By Rev. James Gregg.
Domestic bliss; thou fairest flower
That erst in Eden grew,
Dear relic of the happy bower,
Our first grand parents knew!
We hail thee in the rugged soil
Of this waste wilderness,
To cheer our way and cheat our toil,
With gleams of happiness.
In thy mild light we travel on,
And smile at toil and pain;
And think no more of Eden gone,
For Eden won again.
Such, Emily, the bliss, the joy
By Heaven bestowed on you;
A husband kind, a lovely boy,
A father fond and true.
Religion adds her cheering beams,
And sanctifies these ties;
And sheds o'er all the brighter gleams,
She borrows from the skies.
But ah! reflect; are all thus blest?
Hath home such charms for all?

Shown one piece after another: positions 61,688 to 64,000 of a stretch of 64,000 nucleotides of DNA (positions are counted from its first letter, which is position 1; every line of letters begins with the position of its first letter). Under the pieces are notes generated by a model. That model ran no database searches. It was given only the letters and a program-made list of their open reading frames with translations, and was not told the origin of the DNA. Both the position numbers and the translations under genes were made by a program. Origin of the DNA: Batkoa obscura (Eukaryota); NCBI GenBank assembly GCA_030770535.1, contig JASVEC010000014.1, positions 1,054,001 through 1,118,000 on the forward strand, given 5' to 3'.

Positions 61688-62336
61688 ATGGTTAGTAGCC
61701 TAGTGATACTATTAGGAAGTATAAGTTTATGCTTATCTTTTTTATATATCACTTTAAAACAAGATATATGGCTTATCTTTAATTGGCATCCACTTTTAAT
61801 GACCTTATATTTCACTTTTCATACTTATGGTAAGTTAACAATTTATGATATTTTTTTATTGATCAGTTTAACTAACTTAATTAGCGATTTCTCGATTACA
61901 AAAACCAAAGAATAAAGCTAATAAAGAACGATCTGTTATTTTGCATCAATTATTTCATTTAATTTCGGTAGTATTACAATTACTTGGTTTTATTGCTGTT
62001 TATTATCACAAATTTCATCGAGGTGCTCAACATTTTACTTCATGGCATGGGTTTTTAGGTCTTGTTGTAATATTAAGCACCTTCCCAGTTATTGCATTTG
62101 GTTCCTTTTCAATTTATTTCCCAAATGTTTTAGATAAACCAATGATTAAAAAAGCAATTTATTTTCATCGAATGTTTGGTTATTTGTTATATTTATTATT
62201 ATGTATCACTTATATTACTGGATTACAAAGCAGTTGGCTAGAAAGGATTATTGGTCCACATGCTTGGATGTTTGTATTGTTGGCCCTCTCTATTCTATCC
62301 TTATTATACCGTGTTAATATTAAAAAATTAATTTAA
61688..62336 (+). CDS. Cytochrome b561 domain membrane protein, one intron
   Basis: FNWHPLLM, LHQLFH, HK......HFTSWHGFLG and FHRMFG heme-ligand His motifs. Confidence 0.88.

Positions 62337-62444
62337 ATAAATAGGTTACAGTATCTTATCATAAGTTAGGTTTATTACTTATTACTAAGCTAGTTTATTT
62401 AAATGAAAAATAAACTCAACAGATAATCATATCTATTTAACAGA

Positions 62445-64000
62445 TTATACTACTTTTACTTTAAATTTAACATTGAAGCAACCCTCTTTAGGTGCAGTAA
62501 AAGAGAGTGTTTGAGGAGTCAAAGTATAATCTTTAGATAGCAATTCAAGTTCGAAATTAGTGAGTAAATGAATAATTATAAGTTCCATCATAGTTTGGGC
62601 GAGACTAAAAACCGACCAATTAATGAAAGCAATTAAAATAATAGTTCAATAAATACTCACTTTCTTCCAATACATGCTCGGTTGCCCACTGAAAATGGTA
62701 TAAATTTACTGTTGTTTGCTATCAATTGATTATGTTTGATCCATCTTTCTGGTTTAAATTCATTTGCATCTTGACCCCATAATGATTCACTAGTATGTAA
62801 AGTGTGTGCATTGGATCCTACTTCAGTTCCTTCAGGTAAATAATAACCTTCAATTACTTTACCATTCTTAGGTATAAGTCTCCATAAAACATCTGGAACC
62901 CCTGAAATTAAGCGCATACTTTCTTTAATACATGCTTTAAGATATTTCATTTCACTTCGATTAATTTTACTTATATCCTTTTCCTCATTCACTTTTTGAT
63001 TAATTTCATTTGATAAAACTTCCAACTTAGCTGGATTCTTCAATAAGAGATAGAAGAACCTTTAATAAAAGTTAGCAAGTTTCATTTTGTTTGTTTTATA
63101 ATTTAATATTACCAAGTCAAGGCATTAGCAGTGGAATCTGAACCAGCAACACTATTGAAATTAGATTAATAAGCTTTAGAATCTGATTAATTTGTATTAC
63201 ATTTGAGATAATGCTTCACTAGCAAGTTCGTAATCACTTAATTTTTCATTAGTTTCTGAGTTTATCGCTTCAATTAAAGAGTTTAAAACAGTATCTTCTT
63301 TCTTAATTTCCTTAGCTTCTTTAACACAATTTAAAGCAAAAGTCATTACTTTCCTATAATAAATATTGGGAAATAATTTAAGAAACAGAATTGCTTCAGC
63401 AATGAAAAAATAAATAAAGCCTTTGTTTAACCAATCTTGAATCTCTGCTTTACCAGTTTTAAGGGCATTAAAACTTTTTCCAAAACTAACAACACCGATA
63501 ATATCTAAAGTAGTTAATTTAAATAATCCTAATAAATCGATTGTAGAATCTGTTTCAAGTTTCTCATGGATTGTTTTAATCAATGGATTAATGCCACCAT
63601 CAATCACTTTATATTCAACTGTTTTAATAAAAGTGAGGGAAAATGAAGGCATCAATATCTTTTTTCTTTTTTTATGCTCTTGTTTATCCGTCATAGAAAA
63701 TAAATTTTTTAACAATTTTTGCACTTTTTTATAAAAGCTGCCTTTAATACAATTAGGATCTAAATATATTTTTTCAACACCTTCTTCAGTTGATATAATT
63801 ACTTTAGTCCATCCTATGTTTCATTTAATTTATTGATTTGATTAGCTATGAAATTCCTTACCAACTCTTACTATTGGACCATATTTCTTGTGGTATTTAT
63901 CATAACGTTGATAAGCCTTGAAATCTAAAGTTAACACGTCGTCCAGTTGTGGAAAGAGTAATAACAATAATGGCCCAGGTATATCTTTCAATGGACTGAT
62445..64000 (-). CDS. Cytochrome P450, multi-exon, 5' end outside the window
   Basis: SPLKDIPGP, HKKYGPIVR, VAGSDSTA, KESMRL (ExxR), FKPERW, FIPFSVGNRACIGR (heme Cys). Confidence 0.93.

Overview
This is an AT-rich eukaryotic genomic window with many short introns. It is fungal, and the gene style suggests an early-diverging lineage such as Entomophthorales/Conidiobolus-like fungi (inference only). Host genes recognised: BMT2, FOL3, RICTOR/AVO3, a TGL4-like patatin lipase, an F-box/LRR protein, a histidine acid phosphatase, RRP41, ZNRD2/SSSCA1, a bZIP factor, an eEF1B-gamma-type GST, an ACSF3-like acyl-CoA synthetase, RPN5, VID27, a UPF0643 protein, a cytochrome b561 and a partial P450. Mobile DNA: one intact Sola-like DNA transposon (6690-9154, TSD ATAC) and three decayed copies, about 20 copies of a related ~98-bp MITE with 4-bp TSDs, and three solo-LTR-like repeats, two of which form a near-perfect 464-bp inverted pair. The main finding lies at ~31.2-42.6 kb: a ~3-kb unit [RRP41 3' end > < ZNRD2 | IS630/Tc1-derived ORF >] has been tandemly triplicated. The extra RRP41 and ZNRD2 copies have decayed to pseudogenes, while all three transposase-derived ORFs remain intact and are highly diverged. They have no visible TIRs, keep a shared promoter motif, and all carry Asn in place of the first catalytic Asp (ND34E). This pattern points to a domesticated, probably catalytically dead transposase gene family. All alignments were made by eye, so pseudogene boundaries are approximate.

Can such delights as these invest
Foul slavery's wretched thrall.
Can those be happy in these ties
Who wear her galling chain?
Or taste the blessed charities
That in the household reign?
Can those be blest, whose hope, whose life,
Hang on a tyrant's nod;
To whom nor husband, child, nor wife
Are known — yea, scarcely God?
Whose ties may all be rudely riven,
At avarice' fell behest;
Whose only hope of home is heaven,
The grave their only rest.
Oh! think of those, the poor, th' oppressed,
In your full hour of bliss;
Nor e'er from prayer and effort rest,
While earth bears woe like this.